Why is the district attorney attempting to get medical records

  • When a district attorney has an uncooperative victim of domestic violence, the prosecutor might still make the case with testimony from a medical professional who treated the victim for his or her injuries arising from the dispute. Declarations made to a medical professional who offered treatment are an established exception to the hearsay guideline. The prosecutor may obtain the appropriate medical records by a signed release from the victim or by investigative subpoena. The defense can aim to keep the declarations to medical workers from proof by convincing the high court that the information of the attack were irrelevant to the treatment of the injuries.

    Why is the district attorney asking the victim for a sworn declaration?

    Prior statement under oath is acceptable when an alleged victim later on ends up being unavailable due to an assertion of a testimonial benefit. A district attorney who is concerned that a witness may become uncooperative might consider using a court reporter to make a record of any testament during the early stages of the prosecution, such as bond hearings or preliminary hearings. A district attorney can then refer back to the prior statement to keep the testimony consistent.

    Do specialists affirm in domestic assault cases?

    While a professional may not "vouch' for the truthfulness of a specific witness, the modern trend permits domestic violence experts to mention that certain behavior is not unusual for domestic abuse victims. Some of these habits include failure to leave a violent relationship, a hold-up in reporting an attack, or a recantation or rejection to testify that might appear strange and peculiar to a jury absent specialist statement. Although Missouri is not totally devoted to permitting expert testimony on battered ladies during the prosecution of domestic attack cases, the use of specialist testimony has broadened in child abuse prosecutions and regarding accuseds claiming self-defense in battered spouse syndrome cases.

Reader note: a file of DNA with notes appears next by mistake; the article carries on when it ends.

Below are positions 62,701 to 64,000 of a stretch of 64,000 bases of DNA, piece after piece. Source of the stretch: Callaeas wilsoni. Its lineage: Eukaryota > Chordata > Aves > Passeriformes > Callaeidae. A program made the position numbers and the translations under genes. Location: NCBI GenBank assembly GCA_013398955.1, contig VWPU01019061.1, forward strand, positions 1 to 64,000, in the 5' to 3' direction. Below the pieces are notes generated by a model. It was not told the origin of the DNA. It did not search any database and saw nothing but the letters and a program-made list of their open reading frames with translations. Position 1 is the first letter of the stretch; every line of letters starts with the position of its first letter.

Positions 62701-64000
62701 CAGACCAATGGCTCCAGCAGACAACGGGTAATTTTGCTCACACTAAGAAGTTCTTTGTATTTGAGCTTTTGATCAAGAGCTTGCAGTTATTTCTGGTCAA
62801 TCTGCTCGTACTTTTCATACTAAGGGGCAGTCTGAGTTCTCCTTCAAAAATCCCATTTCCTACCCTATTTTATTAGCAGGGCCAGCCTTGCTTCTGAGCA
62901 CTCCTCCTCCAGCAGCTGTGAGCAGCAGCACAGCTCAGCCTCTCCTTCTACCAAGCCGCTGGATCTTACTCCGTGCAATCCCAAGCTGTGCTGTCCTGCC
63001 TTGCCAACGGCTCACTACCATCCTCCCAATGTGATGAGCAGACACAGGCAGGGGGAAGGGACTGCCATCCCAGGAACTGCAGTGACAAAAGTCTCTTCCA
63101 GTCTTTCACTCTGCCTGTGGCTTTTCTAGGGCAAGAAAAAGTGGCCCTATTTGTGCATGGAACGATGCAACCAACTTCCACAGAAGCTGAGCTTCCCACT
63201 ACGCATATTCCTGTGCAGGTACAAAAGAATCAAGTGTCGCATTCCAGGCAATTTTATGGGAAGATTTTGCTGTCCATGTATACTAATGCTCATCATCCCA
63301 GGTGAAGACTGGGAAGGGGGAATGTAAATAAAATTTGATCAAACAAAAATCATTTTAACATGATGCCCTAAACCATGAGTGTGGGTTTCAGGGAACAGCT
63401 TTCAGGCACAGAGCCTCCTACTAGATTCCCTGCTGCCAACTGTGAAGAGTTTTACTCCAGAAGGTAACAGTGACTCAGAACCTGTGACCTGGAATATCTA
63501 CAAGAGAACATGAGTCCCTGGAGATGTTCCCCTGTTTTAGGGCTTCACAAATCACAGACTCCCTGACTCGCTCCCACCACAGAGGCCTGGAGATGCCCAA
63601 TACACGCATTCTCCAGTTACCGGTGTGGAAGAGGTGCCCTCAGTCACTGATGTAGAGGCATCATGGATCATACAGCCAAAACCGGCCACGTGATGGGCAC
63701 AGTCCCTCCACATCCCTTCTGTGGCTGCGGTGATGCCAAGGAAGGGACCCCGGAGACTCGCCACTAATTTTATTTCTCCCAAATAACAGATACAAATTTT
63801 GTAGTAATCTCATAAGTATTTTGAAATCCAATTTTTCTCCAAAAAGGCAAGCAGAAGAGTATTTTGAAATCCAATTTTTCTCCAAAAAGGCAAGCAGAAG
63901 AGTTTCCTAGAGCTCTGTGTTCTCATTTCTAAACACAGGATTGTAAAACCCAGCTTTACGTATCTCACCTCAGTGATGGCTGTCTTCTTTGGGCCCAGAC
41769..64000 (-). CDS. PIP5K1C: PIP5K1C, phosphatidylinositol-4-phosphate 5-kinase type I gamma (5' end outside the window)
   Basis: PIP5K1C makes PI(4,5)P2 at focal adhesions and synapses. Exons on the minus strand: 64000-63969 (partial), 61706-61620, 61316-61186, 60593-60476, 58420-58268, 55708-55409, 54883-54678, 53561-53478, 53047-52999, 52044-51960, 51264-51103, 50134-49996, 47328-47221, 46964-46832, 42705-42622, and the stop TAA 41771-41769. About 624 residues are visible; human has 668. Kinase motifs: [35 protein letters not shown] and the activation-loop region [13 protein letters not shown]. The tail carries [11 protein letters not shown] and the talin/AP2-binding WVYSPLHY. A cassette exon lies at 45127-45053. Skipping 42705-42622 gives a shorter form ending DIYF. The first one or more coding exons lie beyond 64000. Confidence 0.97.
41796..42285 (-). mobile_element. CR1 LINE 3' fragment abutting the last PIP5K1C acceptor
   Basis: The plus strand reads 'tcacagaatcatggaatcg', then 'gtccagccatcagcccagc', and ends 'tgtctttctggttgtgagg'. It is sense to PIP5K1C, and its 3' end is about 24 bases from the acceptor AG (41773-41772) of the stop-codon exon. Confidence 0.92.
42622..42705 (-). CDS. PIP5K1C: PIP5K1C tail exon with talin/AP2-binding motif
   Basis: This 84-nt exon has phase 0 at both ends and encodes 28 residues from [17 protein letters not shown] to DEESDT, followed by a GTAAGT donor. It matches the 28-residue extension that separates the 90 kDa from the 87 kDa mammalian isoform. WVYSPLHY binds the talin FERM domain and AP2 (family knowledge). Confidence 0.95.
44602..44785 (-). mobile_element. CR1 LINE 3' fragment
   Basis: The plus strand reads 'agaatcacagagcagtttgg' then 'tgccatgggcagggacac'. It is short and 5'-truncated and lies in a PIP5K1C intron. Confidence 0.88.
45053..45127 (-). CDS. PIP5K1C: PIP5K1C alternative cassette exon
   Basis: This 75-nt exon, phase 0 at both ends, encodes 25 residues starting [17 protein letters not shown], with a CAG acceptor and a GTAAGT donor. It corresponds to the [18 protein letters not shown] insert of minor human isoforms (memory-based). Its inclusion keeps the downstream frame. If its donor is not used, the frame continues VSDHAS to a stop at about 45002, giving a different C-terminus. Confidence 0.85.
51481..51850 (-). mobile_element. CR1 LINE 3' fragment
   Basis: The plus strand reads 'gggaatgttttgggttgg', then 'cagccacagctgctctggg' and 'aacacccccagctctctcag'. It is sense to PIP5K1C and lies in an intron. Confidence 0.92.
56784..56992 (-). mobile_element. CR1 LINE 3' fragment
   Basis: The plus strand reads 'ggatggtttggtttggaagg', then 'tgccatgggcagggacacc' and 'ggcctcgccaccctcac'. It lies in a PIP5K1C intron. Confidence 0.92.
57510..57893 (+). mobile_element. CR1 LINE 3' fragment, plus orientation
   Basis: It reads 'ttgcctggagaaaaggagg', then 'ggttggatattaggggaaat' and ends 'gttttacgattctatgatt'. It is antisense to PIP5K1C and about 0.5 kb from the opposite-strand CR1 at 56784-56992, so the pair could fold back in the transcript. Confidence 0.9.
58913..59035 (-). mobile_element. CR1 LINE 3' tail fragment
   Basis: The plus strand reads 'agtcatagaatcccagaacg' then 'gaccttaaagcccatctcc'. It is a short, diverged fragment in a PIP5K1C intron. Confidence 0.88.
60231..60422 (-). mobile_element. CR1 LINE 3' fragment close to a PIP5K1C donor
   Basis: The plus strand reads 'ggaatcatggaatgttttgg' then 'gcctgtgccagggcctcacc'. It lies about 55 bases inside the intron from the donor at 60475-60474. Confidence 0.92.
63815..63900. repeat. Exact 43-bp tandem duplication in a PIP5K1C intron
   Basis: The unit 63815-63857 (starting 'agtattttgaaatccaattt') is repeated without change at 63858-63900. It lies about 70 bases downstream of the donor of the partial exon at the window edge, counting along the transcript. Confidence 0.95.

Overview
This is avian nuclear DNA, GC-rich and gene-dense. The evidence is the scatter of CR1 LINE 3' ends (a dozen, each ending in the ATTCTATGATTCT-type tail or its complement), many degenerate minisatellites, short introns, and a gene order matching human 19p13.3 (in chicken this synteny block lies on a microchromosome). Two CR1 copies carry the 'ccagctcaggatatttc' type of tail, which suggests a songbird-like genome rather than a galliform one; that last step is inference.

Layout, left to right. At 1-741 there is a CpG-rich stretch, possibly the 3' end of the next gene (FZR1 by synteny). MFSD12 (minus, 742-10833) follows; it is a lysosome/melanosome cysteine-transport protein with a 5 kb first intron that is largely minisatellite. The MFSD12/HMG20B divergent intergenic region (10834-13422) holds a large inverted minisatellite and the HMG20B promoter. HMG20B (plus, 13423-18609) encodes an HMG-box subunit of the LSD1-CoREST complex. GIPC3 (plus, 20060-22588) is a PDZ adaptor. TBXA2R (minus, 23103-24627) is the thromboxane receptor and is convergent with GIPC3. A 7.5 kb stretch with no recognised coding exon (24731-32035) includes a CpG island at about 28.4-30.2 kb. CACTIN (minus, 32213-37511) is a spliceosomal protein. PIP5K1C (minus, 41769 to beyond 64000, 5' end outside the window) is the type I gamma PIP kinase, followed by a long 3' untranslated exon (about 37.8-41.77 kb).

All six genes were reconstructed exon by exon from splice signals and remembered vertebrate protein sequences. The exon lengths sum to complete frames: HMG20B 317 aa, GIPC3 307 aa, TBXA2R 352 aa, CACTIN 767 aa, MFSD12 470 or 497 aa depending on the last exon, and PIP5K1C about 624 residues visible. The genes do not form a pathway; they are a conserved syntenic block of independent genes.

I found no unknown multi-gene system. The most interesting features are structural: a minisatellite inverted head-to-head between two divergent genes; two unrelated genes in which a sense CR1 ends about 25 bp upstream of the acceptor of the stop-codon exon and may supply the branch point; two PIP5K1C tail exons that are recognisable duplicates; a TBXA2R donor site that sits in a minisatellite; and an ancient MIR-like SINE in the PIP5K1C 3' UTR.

Are my prior criminal activities permissible?

    Proof of previous or other criminal offenses is frequently used in domestic violence cases. Proof that the accused has physically abused this particular victim in the past is usually acceptable to prove the "animus" of the accused towards the victim. The test utilized is whether the probative value of the preceding abuse outweighs the judicial effect. In many cases, it has been held permissible, particularly when the defendant has claimed accident or self-defense. However, when the offender confesses to the criminal activity, the prejudicial impact of revealing instances of prior abuse can outweigh its probative worth.

    What impact will a conviction have on my ability to own a weapon?

    The 1996 Lautenberg Change to the Gun Control Act of 1968 made it illegal for anyone convicted of a misdemeanor criminal activity of domestic violence to possess a firearm.

    A suspended imposition of sentence under Texas law would probably not count as a conviction and for that reason would not disallow subsequent weapons ownership. The Lautenberg Change likewise makes it a federal criminal offense for a person based on a domestic violence protective order to possess a firearm.